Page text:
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What We're Reading: Sam Hockley-Smith

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Tired of reading the same recommended books from the usual sources? Just think of our weekly What We’re Reading column as your non-committal book club with The FADER and some of your favorite bands. For this installment, departing Senior Editor Sam Hockley-Smith writes about some recent highlights..

Leaving the Atocha Station by Ben Lerner: Amber wrote about Ben Lerner's Leaving the Atocha Station the other week and then proceeded to talk about it so much that I decided to read it as well. The big selling point for me was when she described it as a self-obsessed dude hiding behind poetry—a dying art to an extent. I'm not going to say that there aren't parallels in my life, but Lerner's protagonist is so far down the rabbit hole it's almost unrelatable: lying about the death of his mother, telling people his dad is a fascist (that part is actually kind of funny because it backfires super hard), even faking tears to the point that he pretty much fools himself into thinking that what he's feeling is real. Ultimately though, for me, Leaving the Atocha Station is a book about loss. Loss of a concrete home, loss of direction, loss of self. What do you do when who you were before doesn't matter anymore? You construct invisible architecture around yourself, you find new friends—and the more honest with yourself about who you're becoming you are, the better your future life will be. The character in this book is dishonest and perpetually unhappy. At once self-aggrandizing and debilitatingly self-deprecating. He assumes the women in his life are smitten with him until he finds out that they're not, at which point they couldn't be less interested in him. The reality is that neither of these situations are true, but his loss of self is so great that all he can hold onto is this idea that somewhere in the recesses of his brain there's a solution to all his problems. I guess this is a spoiler alert, but whatever. At the end of the novel, a chapbook of his poetry is released and he's surrounded by the people he's met in Spain. It's the happiest we've seen him yet, except his wish is to stay in that room, with those people, forever. A self-imposed purgatory. An obsession with the safety of stasis. The takeaway is that this is a temporary fix. He'll walk out of the room he's in feeling warm and loved, and then he'll wake up the next day and something slight will nudge him back into the realm of self-doubt. Leaving the Atocha Station felt like a novel about fooling yourself and how, has damaging as that can be, it's sometimes the best possible solution.

Cloudstreet by Tim Winton: Every summer I go on a huge Tim Winton kick. Winton is an Australian author who somehow manages to straddle the line between hyper-literary and completely loose. Dense Australian slang creeps into his books even as he's writing about the desperate loneliness of the continent in a crystaline way. Popular opinion is that Cloudstreet is his defining novel. The classic that made him worth paying attention to in the first place. I read pretty much everything else he wrote before I got to it, and while it's not personally my favorite, I can see why it's so treasured. Winton is exceptional at writing characters into the darkest places imaginable—boxing them into corners and then funneling their desperation into these expansive, messy pages that don't cohere until you've really dedicated yourself to their flow. It's not difficult reading though, it's more like finding a new rhythm, syncing your reading method to it, and then letting it wash over you. While Winton is an expert at working universal truths into his books (you know the kind where you read a paragraph and then want to tear it out of the book and project it onto the biggest wall you can find so everyone can gain from it?), he's also exceptional at stitching small character moments together to create a patchwork of time passed, of families destroyed and then brought back together in new forms.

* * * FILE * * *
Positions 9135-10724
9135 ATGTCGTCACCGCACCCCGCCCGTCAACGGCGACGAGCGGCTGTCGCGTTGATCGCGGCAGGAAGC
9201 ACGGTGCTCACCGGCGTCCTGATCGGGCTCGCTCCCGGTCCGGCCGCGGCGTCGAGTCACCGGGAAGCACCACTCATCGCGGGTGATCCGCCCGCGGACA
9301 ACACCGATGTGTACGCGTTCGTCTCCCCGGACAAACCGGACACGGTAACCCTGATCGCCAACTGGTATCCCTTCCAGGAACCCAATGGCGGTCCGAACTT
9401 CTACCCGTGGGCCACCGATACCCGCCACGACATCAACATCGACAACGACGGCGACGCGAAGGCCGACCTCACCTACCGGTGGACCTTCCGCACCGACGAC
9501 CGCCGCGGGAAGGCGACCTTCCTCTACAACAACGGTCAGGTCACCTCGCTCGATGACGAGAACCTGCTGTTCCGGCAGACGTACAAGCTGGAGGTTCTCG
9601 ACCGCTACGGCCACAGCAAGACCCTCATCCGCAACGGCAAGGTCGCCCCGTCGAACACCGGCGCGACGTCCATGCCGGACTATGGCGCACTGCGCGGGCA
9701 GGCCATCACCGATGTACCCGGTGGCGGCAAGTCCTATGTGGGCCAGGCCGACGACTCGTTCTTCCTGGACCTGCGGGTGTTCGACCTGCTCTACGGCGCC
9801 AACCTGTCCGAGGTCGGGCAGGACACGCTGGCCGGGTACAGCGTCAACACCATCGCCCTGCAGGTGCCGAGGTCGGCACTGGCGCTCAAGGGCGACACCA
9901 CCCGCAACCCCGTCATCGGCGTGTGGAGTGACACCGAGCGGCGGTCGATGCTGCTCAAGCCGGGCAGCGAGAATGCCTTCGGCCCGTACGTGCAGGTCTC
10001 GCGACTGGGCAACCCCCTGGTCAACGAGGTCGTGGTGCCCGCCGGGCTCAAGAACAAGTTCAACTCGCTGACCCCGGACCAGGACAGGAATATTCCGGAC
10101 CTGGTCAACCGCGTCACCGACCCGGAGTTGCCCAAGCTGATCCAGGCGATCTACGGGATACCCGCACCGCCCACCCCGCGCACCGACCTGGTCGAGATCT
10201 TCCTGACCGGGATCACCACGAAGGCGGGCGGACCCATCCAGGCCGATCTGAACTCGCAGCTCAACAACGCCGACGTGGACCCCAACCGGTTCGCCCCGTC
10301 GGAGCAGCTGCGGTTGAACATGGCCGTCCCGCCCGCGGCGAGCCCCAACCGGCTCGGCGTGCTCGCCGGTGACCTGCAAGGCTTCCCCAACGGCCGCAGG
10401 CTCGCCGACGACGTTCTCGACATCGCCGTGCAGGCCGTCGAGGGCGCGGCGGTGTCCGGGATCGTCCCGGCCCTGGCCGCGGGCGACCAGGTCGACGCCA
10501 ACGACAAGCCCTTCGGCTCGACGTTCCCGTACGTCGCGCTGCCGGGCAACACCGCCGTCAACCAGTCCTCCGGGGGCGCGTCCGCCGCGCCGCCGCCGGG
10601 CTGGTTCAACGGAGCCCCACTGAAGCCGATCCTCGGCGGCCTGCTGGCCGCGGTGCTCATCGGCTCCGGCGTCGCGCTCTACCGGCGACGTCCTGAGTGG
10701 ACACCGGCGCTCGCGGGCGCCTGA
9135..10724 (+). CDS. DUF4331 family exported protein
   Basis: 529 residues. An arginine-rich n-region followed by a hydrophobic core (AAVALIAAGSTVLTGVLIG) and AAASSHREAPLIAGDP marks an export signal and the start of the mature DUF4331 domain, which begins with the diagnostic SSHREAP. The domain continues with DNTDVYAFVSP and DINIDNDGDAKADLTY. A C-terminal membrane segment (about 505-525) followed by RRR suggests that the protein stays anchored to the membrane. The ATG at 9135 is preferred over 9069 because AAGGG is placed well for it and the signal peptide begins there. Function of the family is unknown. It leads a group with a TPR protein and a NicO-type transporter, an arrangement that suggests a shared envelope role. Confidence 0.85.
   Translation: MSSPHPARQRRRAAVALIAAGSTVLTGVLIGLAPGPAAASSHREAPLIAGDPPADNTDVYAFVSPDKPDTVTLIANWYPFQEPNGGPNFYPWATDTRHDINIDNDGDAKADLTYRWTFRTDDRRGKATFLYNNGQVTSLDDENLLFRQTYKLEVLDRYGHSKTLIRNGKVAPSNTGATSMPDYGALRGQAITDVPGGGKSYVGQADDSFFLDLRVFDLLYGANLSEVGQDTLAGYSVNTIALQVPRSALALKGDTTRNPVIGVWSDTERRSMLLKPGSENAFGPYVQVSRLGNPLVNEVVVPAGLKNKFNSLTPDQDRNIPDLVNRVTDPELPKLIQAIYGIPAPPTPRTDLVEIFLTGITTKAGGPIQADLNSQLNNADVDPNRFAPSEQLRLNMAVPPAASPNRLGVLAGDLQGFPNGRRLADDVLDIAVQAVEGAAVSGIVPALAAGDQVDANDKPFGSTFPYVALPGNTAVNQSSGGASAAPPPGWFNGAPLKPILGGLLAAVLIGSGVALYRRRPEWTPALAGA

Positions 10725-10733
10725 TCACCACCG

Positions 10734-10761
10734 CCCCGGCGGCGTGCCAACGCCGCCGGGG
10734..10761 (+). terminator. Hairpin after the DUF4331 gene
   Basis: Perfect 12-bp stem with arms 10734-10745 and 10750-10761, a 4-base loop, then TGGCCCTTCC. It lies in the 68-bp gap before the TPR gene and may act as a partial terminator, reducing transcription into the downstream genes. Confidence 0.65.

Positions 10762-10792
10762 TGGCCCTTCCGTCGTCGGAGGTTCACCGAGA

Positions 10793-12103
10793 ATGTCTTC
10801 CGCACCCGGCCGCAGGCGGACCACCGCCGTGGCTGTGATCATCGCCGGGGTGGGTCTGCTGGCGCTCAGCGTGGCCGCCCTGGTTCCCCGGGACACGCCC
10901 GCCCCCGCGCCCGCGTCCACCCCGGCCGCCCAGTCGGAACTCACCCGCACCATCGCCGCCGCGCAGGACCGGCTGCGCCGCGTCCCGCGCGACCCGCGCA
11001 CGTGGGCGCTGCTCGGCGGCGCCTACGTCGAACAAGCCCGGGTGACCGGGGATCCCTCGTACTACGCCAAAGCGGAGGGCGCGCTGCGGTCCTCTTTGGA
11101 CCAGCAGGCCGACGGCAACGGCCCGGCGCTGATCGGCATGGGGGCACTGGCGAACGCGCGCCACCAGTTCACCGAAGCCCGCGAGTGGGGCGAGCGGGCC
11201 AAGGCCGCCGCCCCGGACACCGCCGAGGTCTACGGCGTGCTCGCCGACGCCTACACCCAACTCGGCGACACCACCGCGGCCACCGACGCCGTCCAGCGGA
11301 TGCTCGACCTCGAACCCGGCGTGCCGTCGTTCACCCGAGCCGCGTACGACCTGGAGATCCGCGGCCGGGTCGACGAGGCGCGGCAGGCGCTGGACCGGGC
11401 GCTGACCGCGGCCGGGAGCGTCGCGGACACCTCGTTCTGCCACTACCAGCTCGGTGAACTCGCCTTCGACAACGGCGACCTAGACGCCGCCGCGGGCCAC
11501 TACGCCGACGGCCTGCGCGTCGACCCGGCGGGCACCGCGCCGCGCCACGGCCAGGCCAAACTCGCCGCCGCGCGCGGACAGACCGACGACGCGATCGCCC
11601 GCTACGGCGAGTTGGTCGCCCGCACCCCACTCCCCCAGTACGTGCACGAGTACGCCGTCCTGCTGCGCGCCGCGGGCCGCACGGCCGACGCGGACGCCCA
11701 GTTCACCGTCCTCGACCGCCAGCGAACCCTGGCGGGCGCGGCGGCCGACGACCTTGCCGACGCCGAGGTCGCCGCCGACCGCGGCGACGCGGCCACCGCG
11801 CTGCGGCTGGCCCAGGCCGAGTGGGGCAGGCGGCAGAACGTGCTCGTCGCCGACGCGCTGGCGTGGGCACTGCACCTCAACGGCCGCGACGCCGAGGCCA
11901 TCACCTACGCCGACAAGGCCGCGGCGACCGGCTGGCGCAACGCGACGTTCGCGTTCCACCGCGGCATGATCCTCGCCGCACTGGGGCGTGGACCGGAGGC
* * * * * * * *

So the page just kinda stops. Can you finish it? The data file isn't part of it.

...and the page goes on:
St. Lucy's Home For Girls Raised By Wolves by Karen Russell:When I read Karen Russell's Swamplandia earlier this year, it blew my mind. It actually changed the way I thought about writing and sentence construction—so I went back to this collection of short stories, her first book. The seeds of Swamplandia are here in a couple stories in a truncated versions. Some of it is repeated in Swamplandia, but for the most part, they act as sketches of key characters. The other material in the book is great as well—it's all united by a couple common threads: water factors heavily into almost every story. It kills people, and reflects them, and keeps them hidden. The other common thread is the pain of growing up. I don't mean, like, puberty necessarily (though that is a strong undercurrent), but more that weird period when you're a kid where you're caught between wanting to grow up and not being quite ready. Characters ditch childhood interests like astronomy and then are plagued by the loss, other characters look around them and see that the people they know all seem a lot more grown up than they are. We know they're not, but it doesn't matter. St. Lucy’s is about lost people seeking refuge. Kids grow older, adults try to be good, everyone is a victim of their circumstances, but Russell gives them power too, an understanding beyond their years, no matter how old they might be.

What We're Reading: Sam Hockley-Smith